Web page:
It is hard for humans to escape caring what other humans think of them. Arguably, it is hard for humans to escape caring about about what other humans would think of them, were other humans to ever learn the fascinating truth of what they put in their sandwich today, or how stylish the sweatpants they wear to eat it will be.
This attention to ‘what people think’ is usually seen as regrettable but unavoidable, so we encourage one another not to do it, and leave it at that.
Yet how good or bad ‘caring what people think’ is must surely depend a lot on who ‘people’ are. And I think this actually differs substantially between different self-conscious minds, and can be altered. Which is to say, even if you are beholden to the thoughts of ‘people’, the nature of this is flexible.
In the extreme, arbitrary imaginary observers could applaud any kind of behavior, so it’s flexible in the sense that there isn’t really any behavior this couldn’t lead to. But also in practice, with the particular set of people who exist (and the ones who could, and will, and did), I suspect an individual person can come to quite different conclusions about what ‘people’ think by aggregating the people and their thoughts differently.
Some variation I suspect exists among people’s imaginary observers:
- Real vs. ideal: if everyone in the world prefers policy X but you are confident that a rational agent would prefer policy Y, which do you feel less ashamed carrying out?
- Actual vs. hypothetical: if two people are aware of your behavior and everyone else isn’t, how do you weigh what those two actually think of it relative to what everyone else would think of it if they knew? e.g. How shameful would it feel to partake in bestiality in front of other enthusiasts?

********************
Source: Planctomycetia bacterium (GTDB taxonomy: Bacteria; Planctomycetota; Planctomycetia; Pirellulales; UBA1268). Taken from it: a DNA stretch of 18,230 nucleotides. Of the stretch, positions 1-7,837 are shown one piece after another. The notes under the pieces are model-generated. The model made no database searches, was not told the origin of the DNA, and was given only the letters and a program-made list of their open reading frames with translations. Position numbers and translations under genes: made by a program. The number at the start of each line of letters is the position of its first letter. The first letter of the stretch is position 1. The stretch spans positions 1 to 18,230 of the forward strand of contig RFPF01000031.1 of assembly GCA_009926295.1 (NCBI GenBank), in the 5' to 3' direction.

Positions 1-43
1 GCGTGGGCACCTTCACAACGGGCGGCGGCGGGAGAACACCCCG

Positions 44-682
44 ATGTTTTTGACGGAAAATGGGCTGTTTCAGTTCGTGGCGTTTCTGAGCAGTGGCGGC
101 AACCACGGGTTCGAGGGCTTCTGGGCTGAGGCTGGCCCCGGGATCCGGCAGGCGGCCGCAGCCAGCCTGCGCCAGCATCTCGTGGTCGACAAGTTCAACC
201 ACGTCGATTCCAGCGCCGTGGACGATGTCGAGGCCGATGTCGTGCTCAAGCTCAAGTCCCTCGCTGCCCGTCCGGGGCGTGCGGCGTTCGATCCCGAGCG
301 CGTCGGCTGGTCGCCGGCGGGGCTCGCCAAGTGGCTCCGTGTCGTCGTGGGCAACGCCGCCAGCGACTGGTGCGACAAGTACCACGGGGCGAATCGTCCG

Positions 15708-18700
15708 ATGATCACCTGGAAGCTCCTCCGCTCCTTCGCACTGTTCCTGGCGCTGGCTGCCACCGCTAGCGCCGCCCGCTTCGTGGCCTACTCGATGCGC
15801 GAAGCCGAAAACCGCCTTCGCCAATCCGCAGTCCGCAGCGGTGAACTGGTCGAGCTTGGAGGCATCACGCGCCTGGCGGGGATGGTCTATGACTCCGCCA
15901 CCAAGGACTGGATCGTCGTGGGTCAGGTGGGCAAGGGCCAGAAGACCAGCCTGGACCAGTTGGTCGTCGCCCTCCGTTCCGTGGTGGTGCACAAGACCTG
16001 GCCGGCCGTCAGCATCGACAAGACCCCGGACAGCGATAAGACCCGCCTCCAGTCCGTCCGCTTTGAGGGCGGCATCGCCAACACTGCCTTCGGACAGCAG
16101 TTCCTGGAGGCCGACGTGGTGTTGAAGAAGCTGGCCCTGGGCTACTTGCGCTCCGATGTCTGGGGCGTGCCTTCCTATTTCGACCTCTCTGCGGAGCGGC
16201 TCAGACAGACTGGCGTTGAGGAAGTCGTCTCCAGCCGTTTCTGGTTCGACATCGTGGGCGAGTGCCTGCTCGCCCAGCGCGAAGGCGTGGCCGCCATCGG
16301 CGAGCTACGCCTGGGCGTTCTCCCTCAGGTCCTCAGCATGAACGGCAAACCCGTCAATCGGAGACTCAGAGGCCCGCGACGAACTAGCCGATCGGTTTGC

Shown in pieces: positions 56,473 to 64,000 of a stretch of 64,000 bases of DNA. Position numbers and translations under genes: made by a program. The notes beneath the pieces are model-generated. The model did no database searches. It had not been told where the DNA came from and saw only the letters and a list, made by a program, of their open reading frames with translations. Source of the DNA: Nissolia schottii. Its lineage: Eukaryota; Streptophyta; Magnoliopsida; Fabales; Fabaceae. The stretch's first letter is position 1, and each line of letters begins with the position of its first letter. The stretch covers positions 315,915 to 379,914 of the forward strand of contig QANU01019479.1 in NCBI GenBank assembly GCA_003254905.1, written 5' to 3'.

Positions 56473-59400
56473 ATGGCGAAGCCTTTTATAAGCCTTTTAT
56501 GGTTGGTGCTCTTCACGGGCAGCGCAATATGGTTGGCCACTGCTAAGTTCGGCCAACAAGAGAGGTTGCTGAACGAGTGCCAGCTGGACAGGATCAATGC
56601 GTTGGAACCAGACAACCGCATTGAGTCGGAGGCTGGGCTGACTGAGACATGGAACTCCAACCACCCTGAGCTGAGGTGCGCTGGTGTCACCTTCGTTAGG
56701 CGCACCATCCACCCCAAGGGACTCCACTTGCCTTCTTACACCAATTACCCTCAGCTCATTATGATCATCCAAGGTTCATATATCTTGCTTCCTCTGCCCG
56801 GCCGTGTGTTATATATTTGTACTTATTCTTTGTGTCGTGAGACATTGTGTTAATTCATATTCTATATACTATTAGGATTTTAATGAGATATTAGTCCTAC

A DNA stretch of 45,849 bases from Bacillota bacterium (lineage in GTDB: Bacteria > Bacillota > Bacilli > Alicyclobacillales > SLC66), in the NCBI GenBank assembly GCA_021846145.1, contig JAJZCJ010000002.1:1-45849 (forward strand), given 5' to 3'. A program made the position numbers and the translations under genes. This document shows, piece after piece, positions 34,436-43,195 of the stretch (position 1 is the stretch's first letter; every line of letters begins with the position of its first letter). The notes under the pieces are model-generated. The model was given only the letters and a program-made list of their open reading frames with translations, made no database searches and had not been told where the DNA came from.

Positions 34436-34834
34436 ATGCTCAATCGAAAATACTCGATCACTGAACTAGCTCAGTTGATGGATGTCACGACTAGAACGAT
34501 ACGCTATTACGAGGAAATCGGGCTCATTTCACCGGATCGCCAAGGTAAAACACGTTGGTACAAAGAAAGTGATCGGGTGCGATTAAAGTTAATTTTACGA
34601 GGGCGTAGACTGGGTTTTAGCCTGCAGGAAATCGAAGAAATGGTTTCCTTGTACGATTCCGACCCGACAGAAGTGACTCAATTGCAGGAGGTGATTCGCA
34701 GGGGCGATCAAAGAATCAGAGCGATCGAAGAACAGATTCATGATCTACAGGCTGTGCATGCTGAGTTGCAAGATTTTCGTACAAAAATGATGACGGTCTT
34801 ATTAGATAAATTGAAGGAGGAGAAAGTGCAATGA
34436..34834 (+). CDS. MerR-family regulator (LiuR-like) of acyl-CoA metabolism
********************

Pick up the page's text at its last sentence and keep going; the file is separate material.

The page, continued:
- Local vs. global: do you feel better doing something that the people around you approve of if you think that most people in the world or in time would disagree, or doing something locally unpopular, confident that most people ever would applaud?
- Informed vs. uninformed: if given all of the information P is a good action and Q is a stupid action, but with less information Q looks better, which do you feel less ashamed to do? (Supposing that in practice nobody is looking).
- Sympathetic vs. critical: do you have to really make a strong case to persuade the imaginary onlookers, or are they itching to approve of your actions if you give them any justification?
- Eliteness: do you care what everyone thinks, or how strongly do you weight the views of the ‘best’ people, on some measure of best?
- Specific cultural groups: do you mostly care what atheists think, or American people or liberals?
- Weighting of particular people: are there romantic partners or Gods or heroes or crushes who get a particular place in the jury?
If you are mostly trying to appeal to an ideal hypothetical global informed elite audience, this seems pretty hard to distinguish from just being a really good person. It sort of internalizes the externalities, and and requires you to do your best impression of being reasonable and informed yourself.
If you are performing more for the respect of ten ignorant idiots literally watching you, this could look like all sorts of things, but many of them will be bad. Often even for the observers, since you are incentivised to match their ignorance.